While these considerations are no doubt important, none of them concern the individuals who stand at risk of dying prematurely. But this is clearly problematic. Epicureanism would still fail to account sufficiently for those who are already orphans, those without friends and people who are not productive in society. More precisely, it fails to account for our obligations to save individuals’ lives for their own sake. In this sense, Epicureanism would be radically different from current priority practice, where we primarily save lives for the sake of the individual whose life it is. In view of these remarks, Epicureanism is vulnerable to important objections and fails to capture everything we care about when saving lives.
In this part, we offer a positive account of Deprivationism. This account is inspired by Thomas Nagel, who says that, ‘If death is an evil at all, it cannot be because of its positive features, but only because of what it deprives us of’ . Some things in life can be good or bad in themselves, such as pleasure and pain. Death, on the other hand, is a different kind of evil. Suppose you suffered from paralysis in both your legs as a result of an accident. This accident deprives you of the chance to do a lot of things, like walking or playing tennis. In a similar way, death deprives us of the opportunity to continue with our lives. And assuming that continued life contains value, death is bad for us. Deprivationism explains how we can make judgments concerning the badness of death by comparing at least two different outcomes: (a) how well off individuals would have been if they continued to live and (b) how good it is for individuals not to continue with their lives. As long as (a) is better than (b), death is an evil. In some cases (b) might be better than (a), in which case death is not necessarily an evil .
Deprivationism is the standard view on the badness of death. We suggest that Deprivationism is relevant to health priorities in at least four areas. First, Deprivationism brings attention to the kinds of values that are lost when death occurs. Secondly, it emphasises that age matters. Thirdly, Deprivationism will favour a person-affecting theory.4 Fourthly, it may say something new about who the worst off are.5 Jointly these four areas can provide reasons for saving lives. In what follows, we discuss the first two areas of relevance in more detail.
With regard to values, it should be clear that they are lost when death occurs. But exactly what kinds of values are lost? Philosophers typically discuss the values that occur within our lives, with less attention being given to the values that death deprives us of. Here, we highlight some categories of values that are important when thinking about death. One dimension is value for others, such as ‘societal value’. This type of value has two dimensions, a wide and a narrow one. Call wide societal value the value individuals have or can have for society, for example, productivity and societal investments. Call narrow societal value the value individuals have or can have for friends and family. Importantly, Deprivationism highlights a second value dimension, namely the value of the future of an individual if he or she is saved. Call this ‘personal value’, which in our context refers to the values lost when individuals die.6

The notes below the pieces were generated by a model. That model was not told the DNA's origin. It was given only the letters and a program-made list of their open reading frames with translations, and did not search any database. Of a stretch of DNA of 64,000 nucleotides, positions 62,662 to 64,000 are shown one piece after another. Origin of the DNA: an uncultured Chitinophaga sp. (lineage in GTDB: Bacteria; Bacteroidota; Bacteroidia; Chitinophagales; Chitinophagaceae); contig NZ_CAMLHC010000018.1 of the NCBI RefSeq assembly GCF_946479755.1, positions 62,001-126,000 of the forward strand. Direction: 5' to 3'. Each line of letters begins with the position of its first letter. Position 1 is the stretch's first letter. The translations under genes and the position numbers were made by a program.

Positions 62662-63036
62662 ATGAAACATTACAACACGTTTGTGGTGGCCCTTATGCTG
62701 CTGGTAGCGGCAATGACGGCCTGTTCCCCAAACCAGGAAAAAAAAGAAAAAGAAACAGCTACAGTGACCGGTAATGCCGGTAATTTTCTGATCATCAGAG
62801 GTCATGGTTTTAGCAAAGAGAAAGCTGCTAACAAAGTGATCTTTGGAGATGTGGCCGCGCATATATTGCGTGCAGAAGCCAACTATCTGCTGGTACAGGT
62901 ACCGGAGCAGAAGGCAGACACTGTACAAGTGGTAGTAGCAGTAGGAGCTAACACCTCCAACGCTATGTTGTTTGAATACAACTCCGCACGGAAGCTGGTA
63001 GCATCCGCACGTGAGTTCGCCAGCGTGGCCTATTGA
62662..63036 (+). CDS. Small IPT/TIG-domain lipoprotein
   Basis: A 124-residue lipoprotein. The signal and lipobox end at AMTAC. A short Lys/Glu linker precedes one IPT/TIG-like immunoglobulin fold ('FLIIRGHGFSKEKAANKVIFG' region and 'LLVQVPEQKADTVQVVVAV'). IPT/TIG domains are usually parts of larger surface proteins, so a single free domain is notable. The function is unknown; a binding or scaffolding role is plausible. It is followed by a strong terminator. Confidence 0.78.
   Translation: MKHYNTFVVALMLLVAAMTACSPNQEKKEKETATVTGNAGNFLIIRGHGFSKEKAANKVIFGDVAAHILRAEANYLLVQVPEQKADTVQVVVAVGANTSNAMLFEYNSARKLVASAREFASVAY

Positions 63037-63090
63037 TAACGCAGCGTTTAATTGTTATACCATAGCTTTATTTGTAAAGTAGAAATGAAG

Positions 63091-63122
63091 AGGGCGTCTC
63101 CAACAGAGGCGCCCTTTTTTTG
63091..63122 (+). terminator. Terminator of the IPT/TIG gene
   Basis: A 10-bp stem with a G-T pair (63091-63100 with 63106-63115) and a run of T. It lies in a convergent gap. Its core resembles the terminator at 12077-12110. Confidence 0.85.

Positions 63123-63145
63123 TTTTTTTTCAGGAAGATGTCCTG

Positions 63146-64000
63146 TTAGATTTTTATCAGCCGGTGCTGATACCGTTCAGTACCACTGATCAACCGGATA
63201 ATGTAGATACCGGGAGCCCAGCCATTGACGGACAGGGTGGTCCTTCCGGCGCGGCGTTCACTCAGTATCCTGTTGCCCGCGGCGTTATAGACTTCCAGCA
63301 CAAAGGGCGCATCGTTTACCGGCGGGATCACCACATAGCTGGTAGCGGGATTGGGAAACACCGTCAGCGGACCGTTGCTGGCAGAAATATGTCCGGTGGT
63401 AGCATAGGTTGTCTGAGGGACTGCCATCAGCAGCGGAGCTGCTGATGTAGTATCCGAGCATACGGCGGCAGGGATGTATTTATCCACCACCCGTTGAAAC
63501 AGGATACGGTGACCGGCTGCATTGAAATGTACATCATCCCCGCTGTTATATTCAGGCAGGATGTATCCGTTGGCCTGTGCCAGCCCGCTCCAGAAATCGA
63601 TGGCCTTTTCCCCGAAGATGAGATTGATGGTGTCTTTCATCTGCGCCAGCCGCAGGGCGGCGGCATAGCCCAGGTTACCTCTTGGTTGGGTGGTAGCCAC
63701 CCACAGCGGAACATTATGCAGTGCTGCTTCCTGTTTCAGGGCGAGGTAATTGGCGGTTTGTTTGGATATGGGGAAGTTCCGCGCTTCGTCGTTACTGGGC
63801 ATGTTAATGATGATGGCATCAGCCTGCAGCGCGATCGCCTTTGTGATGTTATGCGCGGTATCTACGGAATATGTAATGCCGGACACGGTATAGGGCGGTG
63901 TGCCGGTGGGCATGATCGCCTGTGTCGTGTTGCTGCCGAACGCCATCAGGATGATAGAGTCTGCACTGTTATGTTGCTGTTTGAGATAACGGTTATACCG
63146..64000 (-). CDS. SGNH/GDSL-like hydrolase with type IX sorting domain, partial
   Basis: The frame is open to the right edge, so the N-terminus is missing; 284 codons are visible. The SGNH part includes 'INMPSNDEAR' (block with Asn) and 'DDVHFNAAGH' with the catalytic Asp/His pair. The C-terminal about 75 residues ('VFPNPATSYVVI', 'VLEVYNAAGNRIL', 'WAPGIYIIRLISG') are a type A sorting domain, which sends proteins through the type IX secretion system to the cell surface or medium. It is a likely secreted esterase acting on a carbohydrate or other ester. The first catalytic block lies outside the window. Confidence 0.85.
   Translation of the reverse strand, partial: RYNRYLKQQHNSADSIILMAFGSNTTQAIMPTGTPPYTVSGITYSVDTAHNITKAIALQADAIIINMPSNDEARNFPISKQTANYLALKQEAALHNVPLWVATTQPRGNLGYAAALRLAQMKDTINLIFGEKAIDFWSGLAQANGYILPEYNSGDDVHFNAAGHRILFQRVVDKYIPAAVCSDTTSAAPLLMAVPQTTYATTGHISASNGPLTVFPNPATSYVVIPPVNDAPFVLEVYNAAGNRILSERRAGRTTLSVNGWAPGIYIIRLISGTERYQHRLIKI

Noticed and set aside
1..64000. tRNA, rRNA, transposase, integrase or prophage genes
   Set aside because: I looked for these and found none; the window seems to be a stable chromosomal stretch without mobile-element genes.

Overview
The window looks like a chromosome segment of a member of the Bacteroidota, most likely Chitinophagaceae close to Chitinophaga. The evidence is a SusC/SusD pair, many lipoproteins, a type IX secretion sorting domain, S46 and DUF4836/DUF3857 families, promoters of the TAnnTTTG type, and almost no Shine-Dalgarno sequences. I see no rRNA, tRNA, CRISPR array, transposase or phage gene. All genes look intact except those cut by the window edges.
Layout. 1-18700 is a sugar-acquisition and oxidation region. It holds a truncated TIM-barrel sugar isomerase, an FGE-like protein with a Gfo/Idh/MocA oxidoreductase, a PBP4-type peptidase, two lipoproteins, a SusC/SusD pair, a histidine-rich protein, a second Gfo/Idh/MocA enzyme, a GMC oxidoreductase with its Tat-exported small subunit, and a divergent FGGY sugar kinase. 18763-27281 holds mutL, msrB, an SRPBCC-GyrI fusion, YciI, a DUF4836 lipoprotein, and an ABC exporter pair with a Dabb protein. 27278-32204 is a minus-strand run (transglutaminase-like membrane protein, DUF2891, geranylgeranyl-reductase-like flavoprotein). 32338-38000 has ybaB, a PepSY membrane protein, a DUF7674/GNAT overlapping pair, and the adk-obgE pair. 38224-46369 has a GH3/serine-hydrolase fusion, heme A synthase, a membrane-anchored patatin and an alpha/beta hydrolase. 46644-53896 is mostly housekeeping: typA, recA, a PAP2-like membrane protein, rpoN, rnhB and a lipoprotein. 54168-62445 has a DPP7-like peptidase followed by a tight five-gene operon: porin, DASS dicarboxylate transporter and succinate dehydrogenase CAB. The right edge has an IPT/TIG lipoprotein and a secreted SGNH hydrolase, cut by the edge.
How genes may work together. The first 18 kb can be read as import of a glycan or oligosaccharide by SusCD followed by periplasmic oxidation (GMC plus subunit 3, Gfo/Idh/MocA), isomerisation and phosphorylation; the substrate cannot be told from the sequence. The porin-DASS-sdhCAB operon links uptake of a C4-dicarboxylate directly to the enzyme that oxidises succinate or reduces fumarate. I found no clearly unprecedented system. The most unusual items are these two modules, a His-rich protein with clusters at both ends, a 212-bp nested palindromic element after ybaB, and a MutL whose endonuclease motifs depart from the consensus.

When a death occurs we tend to focus on the loss of the good or bad conditions present in us, such as knowledge, language, and memory. This is undoubtedly important, but death also causes a loss of future possibilities. This entails a focus on good or bad potential future states of individuals. It includes everything the future might hold for them, such as having intimate relationships, having aesthetical experiences, and simply enjoying the pleasures of life. In this sense, death is bad to the extent that it deprives individuals of personal value. If one accepts that personal value is important, and that personal value is lost when death occurs, then it follows that we have reasons to prevent death or save lives for the sake of those whose life it is.
Regarding age, there is an on-going debate about whether it should matter to health priorities at all, indirectly or as an independent criterion . We suggest that age indicates something about three important dimensions: life stage, years lived, and future life years. Deprivationism focuses on life stage and future welfare. Life stage is important because it says something about the extent to which individuals have ownership to their future. Future life years indicate the potential future individuals can have. Moreover, if we accept either life stage or years lived, age will matter. This means that if we accept Deprivationism, it follows that age is morally relevant to health priorities. In any case, it seems that age will matter somehow to priorities in health.
When is the worst time to die?
Though the idea that age matters to health priorities has gained a certain acceptance, there is bound to be disagreement about which age groups to prioritise. This issue is the subject of contemporary debate. Since the launch of the Millennium Development Goals, mother and child campaigns have been high on the agenda. The goal of reducing under-five mortality has received special attention. In 2015, we got new Sustainable Development Goals that replaced the Millennium Development Goals . Against this background, one important question is whether to give special attention to infants and young children, on the one hand, or to adolescents and young adults, on the other. Our claim is that in order to prioritise between age groups, it is relevant to consider the question of when it is worst to die.
“It is terrible when an infant dies, but worse, most people think, when a three-year-old child dies and worse still when an adolescent does” .
“While every premature death is distressing, death in childhood is particularly tragic, as children lose more future years and stages of life than adults” .
“The death of a 20-year-old young woman is intuitively worse than that of a 2-month-old girl, even though the baby has had less life” .